to become physicianswith a purpose, to become physicians that pay it forward, with the first step of getting into medical school. Wealso want to leave a legacy for future generations of pre-meds to follow.We hope you consider our advice and realize that we were once in your shoes. Remember that there aremany resources out there to help you in your premed journey. These include not only this book, but yourpeers, professors, doctors, medical students, and the Pre-Professional Advising Office. Treat this guidebook asa window into these other resources and think of 
Pulse
as your student-written survival guide to navigating
and excelling at
your pre-med career and a stepping stone to your ultimate dream: the M.D.I would like to thank my co-
collaborators Antoinette Allen, CC’12
,
and Jasmine Alves, CC’13 who took on this
large project enthusiastically and made sure it did not fall through the cracks. Without their hard work andcommitment, this guidebook would not have come to reality. Thank you to the editing committee who readthrough an enormous amount of articles despite their
very, very 
busy schedules. Most importantly, I wouldlike to thank the writers and contributors. Without their words, there would be no guidebook.We hope this guidebook will be updated periodically as we anticipate that both the needs of students and thepremed curriculum will change. As a final note, I leave you with these wise words that were once given to me:
“P
^
3 = MD.
Plan, preserve, and persist and you will become the doctor you aspire to be!All the best and much luck to everyone,
Princess Francois, CC’11
 
Co-President of the Charles Drew Pre-Medical Society Creator of 
Pulse: The Unofficial Lifeline Guide for Columbia’s Pre
-Meds
 
Introduction
3
Note from Our Co-Collaborator
Antoinette Allen, CC’12
 
Hello there! My name is Antoinette Allen and I am the Co-Collaborator for the CharlesDrew Guidebook Project. Working tirelessly through the semester, my co-collaborator,Jasmine, and the creator, Princess, have managed to finagle a pre-med guidebook writtenfor pre-med students by both current and former pre-med students at Columbia. This wasa very challenging task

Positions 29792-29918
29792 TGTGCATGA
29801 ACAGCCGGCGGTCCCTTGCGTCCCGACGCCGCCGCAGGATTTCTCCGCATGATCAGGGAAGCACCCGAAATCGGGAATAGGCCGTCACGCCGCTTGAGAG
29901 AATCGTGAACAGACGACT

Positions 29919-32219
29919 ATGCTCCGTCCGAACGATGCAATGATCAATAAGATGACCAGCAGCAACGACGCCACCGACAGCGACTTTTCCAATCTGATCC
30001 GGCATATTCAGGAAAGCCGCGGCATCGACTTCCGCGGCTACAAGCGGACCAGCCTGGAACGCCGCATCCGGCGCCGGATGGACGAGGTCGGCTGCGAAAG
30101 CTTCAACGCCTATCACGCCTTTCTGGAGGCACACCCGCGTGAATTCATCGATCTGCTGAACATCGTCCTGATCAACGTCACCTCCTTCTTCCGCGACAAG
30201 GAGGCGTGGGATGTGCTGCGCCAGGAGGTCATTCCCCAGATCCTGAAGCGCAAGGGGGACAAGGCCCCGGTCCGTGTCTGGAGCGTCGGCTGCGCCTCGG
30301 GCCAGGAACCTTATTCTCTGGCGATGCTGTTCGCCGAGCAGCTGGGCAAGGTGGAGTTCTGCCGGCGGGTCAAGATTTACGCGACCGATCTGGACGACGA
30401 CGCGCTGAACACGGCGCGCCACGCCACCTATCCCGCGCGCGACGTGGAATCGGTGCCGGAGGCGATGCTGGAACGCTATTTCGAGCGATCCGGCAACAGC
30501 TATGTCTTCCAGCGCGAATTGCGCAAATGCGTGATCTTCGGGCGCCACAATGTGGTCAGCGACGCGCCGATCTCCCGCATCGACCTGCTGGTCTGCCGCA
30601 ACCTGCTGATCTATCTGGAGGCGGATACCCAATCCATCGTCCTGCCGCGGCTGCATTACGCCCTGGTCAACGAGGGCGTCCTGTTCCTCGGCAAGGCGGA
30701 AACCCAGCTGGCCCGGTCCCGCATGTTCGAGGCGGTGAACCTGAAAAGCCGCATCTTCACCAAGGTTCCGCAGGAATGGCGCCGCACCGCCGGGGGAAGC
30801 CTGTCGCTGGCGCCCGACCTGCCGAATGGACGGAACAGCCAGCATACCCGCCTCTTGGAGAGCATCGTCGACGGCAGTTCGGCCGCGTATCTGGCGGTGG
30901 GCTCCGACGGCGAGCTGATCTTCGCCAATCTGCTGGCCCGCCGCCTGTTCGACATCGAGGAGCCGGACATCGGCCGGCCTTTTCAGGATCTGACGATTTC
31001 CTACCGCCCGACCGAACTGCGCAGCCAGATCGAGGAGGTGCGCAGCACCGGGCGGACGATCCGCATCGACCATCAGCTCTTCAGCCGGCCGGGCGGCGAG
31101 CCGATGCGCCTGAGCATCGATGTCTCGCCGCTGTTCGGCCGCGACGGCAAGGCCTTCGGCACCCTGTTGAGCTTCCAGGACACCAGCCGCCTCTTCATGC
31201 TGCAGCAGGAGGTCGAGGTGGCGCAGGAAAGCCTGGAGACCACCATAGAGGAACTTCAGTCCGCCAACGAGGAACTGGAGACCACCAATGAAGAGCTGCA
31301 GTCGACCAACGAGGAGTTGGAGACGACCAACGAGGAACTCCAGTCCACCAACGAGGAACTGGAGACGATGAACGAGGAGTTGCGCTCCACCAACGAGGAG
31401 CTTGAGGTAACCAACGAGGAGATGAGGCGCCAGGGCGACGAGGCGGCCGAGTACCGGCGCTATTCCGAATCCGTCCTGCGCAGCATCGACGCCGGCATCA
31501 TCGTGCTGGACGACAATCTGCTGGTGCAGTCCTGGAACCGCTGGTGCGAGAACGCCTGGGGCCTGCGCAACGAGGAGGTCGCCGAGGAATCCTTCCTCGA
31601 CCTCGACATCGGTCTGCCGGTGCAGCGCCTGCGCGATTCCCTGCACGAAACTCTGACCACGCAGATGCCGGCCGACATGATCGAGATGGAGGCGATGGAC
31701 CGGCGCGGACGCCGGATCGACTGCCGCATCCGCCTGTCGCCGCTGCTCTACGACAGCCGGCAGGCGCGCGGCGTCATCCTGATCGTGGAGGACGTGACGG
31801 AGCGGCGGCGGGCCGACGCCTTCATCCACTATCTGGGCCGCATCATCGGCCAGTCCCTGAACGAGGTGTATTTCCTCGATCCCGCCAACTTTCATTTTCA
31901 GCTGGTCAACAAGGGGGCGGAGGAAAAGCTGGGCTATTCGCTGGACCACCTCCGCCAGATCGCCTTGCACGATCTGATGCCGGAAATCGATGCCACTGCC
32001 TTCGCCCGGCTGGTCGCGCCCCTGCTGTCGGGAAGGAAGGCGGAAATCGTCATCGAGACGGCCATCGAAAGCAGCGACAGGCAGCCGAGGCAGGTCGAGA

harder than you might think! We are all so incredibly involvedthat it is difficult for us to take even just an hour or so out of our busy schedules toaccomplish a large task such as this. However, we are also motivated to create somethingto help generations of pre-meds to come. As you will see in the forthcoming pages, thereare some very amazing articles from some very amazing students who took the time andeffort to contribute by speaking openly and honestly in these pages about their pre-medexperiences at Columbia. I thank these students and wish them great success in the future. To the reader, I hope youfind this guidebook informative, relatable, and maybe even humorous at times as you read it to cure what ails your pre-med soul!
Note from Our Co-Collaborator
Jasmine Alves, CC’13
 
Congratulations on making the decision to become a doctor! This Guidebook, written forColumbia premed students, by past and present Columbia students, aspires to be anessential tool for maximizing your chances of succeeding here and getting into medicalschool. We know that becoming a doctor is a challenging yet rewarding process, so our goalin creating this Guidebook was to help make this process go as smoothly as possible for you.To do so, we have gathered as much information and advice about what it takes to be asuccessful pre-med student at Columbia and made that all available to you in one place. Theadvice comes from students just like you who have already gone through the process. Inputting this guidebook together, we hope to dispel myths about the Columbia premedexperience and address everything we think a premed student needs to know
fromchoosing a major, to finding a research opportunity, to everything in between. Along the journey to become a doctor,you may be faced with a variety of obstacles
why not avoid some of those pitfalls by learning from the mistakes andsuccesses of other Columbia pre-meds? The content of this book will benefit both present and future generations of premedical stu
dents. That’s exactly what this book allows. I am excited and honored to be a part of this project. We
hope the content of the book will benefit both present and future generations of premedical students. Truthfully, I wishI had this book freshman year, but I am grateful that I have it now. Good luck on your journey to become a doctor, andenjoy the book! We are truly thankful for everyone who has taken the time to make a contribution to this project. Thisbook would not be possible without the help, support, and contributions of past and present members of the CharlesDrew Pre-medical Society.